12 MORE Open Source Games that Don’t Suck
Recently I wrote an article called 12 Open Source Games that Don’t Suck, and the response was overwhelming. Along with the positive feedback you guys made it quite clear that I didn’t mention some good games, especially first-person shooters. Many of the suggestions made were of non open-source projects, but I’m trying to stick to open source only – I will talk about the free (as in free beer) but not open source games another time.
So here are 12 MORE Open Source Games that Don’t Suck:
Nexuiz – It began in 2001 as a Quake mod but soon grew into a standalone project based on the DarkPlaces Quake engine. It is a very fast-paced FPS (3d Deathmatch) now on version 2.5 and is one of the most downloaded of all open source games. It is available for Windows, Mac, and Linux.
D2X-XL – The source code for Descent II was released in 1999, and a number of different open source projects began based on this code. D2X-XL is probably the most popular of the Descent 2-based projects, and it is basically a D2 OpenGL port with fixes and enhancements. It is available for Windows, Mac, and Linux.
TORCS – TORCS, The Open Source Racing Simulator features more than 50 different cars, 20 tracks, and 50 opponents to race against. You can steer with a joystick, steering wheel, mouse, or keyboard. Additional cars, tracks, and opponents have been developed by others and may be downloaded from various other sites. It is available for Windows, Mac, and Linux.
Secret Maryo Chronicles – Secret Maryo is a scrolling 2D platformer reminiscent of, you guessed it, Super Mario Brothers. The gameplay, powerups, and graphics are all very similar to SMB. It is available for Windows, Mac, and Linux.
Scorched 3D – Like its DOS-based predecessor, Scorched, Scorched 3D is a turn-based artillery game where the player aims (by adjusting angle, rotation and power) and fires a tank at opposing players. This 3D version features islands and up to 24 different players in the same game. It is available for Windows, Mac, and Linux.
Frozen Bubble – This casual game is a bubble-popping puzzler. Featuring Tux-like penguins the player attempts to pop bubbles by forming chains out of the frozen rows scrolling forward before they reach the bottom of the screen. Its 100 levels are a fixture in many distributions of Linux, along with being available for Windows and Mac.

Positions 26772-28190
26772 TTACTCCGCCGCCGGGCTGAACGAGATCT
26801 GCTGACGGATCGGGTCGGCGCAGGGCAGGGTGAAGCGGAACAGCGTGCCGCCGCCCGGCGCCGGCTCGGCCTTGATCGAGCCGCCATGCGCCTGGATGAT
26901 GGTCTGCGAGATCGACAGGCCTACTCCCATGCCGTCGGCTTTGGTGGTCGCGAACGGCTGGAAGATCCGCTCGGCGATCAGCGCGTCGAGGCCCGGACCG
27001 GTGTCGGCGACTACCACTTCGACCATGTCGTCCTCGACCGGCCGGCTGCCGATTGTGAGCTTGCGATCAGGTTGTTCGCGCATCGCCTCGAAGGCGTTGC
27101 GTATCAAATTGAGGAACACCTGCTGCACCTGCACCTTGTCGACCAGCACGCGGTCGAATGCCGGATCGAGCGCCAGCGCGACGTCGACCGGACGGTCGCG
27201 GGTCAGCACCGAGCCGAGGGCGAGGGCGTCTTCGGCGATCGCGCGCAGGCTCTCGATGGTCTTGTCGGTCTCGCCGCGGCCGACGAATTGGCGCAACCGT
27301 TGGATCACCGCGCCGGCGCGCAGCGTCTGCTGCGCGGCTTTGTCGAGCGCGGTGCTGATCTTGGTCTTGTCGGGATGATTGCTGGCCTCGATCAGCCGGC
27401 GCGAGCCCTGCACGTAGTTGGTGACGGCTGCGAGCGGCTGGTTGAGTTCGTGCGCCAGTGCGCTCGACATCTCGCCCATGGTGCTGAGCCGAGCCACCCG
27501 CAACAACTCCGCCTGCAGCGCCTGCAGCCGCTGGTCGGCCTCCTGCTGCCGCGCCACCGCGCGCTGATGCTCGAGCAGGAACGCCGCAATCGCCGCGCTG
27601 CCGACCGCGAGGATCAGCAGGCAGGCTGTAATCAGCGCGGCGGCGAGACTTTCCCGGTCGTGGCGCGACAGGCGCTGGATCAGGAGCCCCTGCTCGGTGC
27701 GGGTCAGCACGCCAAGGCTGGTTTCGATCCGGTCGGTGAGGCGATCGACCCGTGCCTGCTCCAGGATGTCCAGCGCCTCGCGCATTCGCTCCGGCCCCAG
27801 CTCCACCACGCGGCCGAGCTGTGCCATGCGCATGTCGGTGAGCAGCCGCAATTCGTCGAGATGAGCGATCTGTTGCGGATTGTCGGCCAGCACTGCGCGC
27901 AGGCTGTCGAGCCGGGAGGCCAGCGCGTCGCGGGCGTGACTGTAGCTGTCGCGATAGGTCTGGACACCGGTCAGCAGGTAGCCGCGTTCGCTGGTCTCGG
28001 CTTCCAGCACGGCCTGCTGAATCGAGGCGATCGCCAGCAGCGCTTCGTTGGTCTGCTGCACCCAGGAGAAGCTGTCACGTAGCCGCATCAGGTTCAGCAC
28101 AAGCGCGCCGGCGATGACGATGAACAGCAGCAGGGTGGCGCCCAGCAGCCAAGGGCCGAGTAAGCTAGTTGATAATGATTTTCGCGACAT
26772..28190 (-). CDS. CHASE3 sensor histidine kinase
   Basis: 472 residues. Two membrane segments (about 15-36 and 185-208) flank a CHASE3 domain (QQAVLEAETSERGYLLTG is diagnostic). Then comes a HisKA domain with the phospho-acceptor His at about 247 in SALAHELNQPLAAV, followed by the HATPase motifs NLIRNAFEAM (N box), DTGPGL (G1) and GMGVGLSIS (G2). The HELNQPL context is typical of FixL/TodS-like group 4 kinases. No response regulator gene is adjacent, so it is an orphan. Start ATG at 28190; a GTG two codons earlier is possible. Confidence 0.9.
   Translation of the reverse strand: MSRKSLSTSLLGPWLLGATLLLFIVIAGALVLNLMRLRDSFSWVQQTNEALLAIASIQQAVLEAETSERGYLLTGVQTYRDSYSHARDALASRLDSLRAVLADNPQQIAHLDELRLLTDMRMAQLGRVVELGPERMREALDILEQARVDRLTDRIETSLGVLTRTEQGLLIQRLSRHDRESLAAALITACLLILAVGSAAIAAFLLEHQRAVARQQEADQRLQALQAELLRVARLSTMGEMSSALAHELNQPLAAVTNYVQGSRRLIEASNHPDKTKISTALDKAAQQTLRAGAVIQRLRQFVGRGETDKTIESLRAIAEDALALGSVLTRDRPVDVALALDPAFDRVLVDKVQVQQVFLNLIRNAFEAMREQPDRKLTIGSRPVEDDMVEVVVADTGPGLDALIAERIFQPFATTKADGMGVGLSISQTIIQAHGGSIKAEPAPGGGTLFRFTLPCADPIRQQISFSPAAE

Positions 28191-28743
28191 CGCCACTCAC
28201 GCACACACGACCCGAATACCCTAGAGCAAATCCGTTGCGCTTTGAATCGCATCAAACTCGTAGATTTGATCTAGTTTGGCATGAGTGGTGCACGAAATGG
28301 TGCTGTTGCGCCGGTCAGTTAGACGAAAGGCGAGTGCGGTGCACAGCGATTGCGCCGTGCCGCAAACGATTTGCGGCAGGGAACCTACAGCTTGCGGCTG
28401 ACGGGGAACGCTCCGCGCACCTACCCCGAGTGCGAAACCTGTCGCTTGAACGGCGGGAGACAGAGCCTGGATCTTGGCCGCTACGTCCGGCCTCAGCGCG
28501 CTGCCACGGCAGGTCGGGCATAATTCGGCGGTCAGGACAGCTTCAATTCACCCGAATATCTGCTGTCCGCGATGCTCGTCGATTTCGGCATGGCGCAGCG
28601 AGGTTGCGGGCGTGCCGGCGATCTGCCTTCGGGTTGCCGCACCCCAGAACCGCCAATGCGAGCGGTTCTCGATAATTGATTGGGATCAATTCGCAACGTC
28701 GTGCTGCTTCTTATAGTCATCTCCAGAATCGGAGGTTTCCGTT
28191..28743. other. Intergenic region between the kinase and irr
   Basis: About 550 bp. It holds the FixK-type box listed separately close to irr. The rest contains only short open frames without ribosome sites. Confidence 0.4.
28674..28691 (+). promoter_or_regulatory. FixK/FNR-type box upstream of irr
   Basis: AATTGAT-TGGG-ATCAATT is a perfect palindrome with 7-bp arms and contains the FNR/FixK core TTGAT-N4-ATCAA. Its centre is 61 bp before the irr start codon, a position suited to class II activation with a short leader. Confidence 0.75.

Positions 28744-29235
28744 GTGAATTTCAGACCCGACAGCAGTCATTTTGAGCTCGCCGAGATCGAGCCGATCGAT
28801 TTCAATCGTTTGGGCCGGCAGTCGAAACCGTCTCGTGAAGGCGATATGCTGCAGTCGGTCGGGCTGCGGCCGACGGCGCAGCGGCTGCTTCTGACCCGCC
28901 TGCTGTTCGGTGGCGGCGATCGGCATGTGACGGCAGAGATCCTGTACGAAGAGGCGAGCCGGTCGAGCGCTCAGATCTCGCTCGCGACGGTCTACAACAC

Tremulous – This game began development as a modification for Quake III Arena, and was turned into a stand-alone open source game after the release of the id_Tech_3 Quake III Arena source code. It is not only a FPS but also features real time strategy elements, such as building a base that contains spawn points. It is available for Windows, Mac, and Linux.
OpenArena – If you have ever played Quake III, you will recognize OpenArena’s gameplay, as it is a very close copy. The game is so closely related that many mods from Quake III may be used with OpenArena. It is also featured in many Linux distributions, and is available for Windows and Mac.
Assault Cube – Assault Cube is a first-person shooter based on the Cube engine. This game keeps the fast action of Cube, but was created to be a bit more realistic and team-based. The game has fictional, modern weapons such as the assault rifle, sniper rifle, and so on. It is available for Windows, Mac, and Linux.
Hedgewars – Hedgewars is like playing Worms after eating shrooms. You move your group of little pink hedgehogs around a floating island and use various weapons to attack other teams of pink hedgehogs, who die if they touch the water or have their health reduced to zero. This game is available for Windows, Mac, and Linux.
NetHack – NetHack is decades old but was the grandaddy of dungeon crawlers. Those who lust for the latest graphics will want to shy away from this ASCII-based game, but in other ways its age not noticeable. Its simple, addictive gameplay remains to this day the bane of many a college student. It is available for Windows, Mac, and Linux.
Dwarf Fortress – Dwarf Fortress is like NetHack in that it is ASCII-based, but it is very different in that it is an extremely deep and complicated fortress-building simulation. You create and grow a fortress using a band of hardy dwarves, and its gameplay can be best described as a cross between SimCity and Dungeons and Dragons. It is available for Windows, Mac, and Linux.
I think these games reflect some of the best open source games available. Thanks again for suggestions from all and I look forward to more!